Automatic power restoration

Applying new technology to automatically reconfigure the network in outages to restore power to communities faster. ​

The situation

We have a lot of small towns within our region that are hubs for their communities. They’re often on key routes, with visitors stopping in while passing through. Towns like Tai Tapu and Darfield are on a major tourist routes where power outages can cause huge disruption for businesses and the community. ​

We’ve been upgrading our network by replacing manual switches with tele-controlled switches. However, using these requires a Network Controller to manually assess options and create a switching schedule before restoration. We wanted to explore how we can limit the disruption of unplanned outages using emerging technology. ​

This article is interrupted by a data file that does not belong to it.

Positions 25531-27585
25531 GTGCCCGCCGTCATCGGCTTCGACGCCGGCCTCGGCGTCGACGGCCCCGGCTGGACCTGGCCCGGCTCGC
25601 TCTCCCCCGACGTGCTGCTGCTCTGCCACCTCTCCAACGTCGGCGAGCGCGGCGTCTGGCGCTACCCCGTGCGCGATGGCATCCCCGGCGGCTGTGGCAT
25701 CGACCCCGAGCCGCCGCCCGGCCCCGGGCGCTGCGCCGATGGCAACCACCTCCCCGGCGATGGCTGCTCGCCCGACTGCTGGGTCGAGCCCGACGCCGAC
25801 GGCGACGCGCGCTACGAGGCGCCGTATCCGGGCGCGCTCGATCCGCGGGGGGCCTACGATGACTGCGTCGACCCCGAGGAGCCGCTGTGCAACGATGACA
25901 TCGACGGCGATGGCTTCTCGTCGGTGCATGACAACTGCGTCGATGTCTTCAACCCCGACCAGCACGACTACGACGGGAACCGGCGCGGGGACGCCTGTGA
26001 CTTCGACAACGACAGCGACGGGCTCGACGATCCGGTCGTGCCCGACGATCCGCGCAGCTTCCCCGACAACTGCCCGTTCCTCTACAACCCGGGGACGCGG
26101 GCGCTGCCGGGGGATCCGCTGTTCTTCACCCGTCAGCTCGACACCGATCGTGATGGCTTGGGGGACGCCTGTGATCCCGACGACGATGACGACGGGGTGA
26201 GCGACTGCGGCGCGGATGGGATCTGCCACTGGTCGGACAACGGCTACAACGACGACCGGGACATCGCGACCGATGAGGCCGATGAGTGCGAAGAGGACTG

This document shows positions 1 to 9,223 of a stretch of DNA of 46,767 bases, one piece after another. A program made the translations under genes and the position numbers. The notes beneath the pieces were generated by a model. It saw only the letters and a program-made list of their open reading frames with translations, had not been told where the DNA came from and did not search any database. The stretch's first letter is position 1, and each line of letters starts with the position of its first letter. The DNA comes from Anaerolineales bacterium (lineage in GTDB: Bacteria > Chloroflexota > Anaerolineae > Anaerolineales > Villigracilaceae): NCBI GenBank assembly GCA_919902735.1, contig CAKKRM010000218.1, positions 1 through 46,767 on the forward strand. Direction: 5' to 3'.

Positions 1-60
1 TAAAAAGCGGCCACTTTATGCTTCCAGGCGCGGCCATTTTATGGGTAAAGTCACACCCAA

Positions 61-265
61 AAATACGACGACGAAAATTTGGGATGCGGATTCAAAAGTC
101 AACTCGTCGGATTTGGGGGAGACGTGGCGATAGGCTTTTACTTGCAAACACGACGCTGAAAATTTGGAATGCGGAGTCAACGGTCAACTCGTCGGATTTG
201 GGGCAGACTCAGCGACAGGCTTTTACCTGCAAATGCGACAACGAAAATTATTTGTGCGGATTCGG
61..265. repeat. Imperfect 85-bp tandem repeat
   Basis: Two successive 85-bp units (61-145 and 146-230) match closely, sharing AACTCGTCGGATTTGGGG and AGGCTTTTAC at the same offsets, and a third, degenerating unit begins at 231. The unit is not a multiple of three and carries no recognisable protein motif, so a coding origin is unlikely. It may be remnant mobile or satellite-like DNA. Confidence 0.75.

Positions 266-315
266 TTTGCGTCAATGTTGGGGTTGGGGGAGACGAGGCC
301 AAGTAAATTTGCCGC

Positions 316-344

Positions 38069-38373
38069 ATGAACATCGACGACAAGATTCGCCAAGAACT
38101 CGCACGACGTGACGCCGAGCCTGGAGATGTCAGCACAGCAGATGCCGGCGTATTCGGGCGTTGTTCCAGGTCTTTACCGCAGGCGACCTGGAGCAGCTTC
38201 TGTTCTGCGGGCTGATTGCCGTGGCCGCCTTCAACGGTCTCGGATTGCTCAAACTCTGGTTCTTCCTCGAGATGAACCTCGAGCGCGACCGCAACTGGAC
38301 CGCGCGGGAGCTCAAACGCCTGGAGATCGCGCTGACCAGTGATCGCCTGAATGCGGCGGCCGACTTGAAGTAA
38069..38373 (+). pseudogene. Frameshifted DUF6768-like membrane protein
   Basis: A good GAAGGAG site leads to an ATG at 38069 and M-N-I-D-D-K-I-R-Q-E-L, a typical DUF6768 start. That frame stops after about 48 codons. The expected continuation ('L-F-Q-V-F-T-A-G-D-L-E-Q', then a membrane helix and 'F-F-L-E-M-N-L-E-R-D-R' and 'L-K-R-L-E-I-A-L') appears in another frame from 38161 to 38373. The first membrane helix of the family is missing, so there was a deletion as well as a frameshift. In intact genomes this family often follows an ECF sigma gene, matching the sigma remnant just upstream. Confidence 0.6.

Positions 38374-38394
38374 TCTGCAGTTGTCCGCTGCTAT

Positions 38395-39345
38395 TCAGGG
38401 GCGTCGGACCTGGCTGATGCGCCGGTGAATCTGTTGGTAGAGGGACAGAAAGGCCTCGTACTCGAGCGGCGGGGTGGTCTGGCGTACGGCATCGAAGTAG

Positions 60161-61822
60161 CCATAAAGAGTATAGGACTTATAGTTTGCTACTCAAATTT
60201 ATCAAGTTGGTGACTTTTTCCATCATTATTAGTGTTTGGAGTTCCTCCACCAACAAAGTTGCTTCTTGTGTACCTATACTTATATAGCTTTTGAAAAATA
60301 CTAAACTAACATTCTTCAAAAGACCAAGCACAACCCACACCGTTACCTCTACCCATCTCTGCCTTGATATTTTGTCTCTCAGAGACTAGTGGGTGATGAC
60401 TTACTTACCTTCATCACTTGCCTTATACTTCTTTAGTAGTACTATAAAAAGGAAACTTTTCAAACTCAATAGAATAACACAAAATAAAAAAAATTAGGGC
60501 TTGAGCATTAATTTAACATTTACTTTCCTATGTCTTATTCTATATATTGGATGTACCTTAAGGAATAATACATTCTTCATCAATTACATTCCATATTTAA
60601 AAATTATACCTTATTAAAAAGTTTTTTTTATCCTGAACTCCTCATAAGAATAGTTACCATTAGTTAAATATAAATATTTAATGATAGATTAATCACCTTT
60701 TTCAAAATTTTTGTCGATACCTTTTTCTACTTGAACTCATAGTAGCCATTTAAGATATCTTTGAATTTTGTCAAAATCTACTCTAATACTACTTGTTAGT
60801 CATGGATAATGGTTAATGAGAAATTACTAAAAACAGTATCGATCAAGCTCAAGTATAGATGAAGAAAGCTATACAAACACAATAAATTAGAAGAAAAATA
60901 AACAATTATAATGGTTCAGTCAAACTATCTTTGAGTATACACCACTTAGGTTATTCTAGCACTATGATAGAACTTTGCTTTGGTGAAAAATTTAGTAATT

What we explored​

To get communities back up and running quicker following a fault, we explored an Automatic Power Restoration System (APRS) that leverages the power of our remote switches with a restoration algorithm that significantly reduces outage times. An algorithm determines the faulted line section, performs power flow studies and automatically restores as much of the network as possible automatically.​

We’re in the later stages of testing and configuring the system. Results so far have shown that outages could be reduced from 5-10 minutes to less than 1 minute. This is uncharted territory in Aotearoa New Zealand, and we’ve leveraged insight from early adopters, United Energy in Melbourne and UK Power Networks in London, to accelerate implementation. ​

Desired outcomes​

Our objective is to deploy the system with full control. This means that hypothetically if there’s an outage that affects 500 people, we can restore the majority of customers within one minute and have the remainder back on as soon as the fault is repaired. This makes outage events much smaller and more manageable, improves our outage frequency and duration measures, and crucially minimises disruption to homes and businesses.​